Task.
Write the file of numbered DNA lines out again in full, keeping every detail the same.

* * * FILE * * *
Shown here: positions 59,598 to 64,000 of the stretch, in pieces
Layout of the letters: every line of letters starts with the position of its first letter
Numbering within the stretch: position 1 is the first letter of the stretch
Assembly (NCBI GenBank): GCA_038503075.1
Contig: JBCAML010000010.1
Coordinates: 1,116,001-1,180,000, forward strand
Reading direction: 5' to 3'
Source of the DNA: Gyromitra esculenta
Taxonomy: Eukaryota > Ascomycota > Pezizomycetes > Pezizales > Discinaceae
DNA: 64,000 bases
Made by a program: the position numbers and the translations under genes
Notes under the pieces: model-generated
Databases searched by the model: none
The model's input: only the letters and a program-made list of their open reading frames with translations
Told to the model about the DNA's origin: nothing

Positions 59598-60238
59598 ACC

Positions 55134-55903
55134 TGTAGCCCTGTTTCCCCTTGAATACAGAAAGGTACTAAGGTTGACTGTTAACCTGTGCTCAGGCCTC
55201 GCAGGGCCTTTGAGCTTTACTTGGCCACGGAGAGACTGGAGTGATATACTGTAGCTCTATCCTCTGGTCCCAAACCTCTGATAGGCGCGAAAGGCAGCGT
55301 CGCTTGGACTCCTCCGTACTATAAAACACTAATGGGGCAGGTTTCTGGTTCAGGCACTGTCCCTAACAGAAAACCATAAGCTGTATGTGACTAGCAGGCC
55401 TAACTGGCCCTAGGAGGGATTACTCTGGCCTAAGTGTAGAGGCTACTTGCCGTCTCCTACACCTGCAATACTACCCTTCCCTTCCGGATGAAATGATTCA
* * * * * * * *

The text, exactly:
Shown here: positions 59,598 to 64,000 of the stretch, in pieces
Layout of the letters: every line of letters starts with the position of its first letter
Numbering within the stretch: position 1 is the first letter of the stretch
Assembly (NCBI GenBank): GCA_038503075.1
Contig: JBCAML010000010.1
Coordinates: 1,116,001-1,180,000, forward strand
Reading direction: 5' to 3'
Source of the DNA: Gyromitra esculenta
Taxonomy: Eukaryota > Ascomycota > Pezizomycetes > Pezizales > Discinaceae
DNA: 64,000 bases
Made by a program: the position numbers and the translations under genes
Notes under the pieces: model-generated
Databases searched by the model: none
The model's input: only the letters and a program-made list of their open reading frames with translations
Told to the model about the DNA's origin: nothing

Positions 59598-60238
59598 ACC

Positions 55134-55903
55134 TGTAGCCCTGTTTCCCCTTGAATACAGAAAGGTACTAAGGTTGACTGTTAACCTGTGCTCAGGCCTC
55201 GCAGGGCCTTTGAGCTTTACTTGGCCACGGAGAGACTGGAGTGATATACTGTAGCTCTATCCTCTGGTCCCAAACCTCTGATAGGCGCGAAAGGCAGCGT
55301 CGCTTGGACTCCTCCGTACTATAAAACACTAATGGGGCAGGTTTCTGGTTCAGGCACTGTCCCTAACAGAAAACCATAAGCTGTATGTGACTAGCAGGCC
55401 TAACTGGCCCTAGGAGGGATTACTCTGGCCTAAGTGTAGAGGCTACTTGCCGTCTCCTACACCTGCAATACTACCCTTCCCTTCCGGATGAAATGATTCA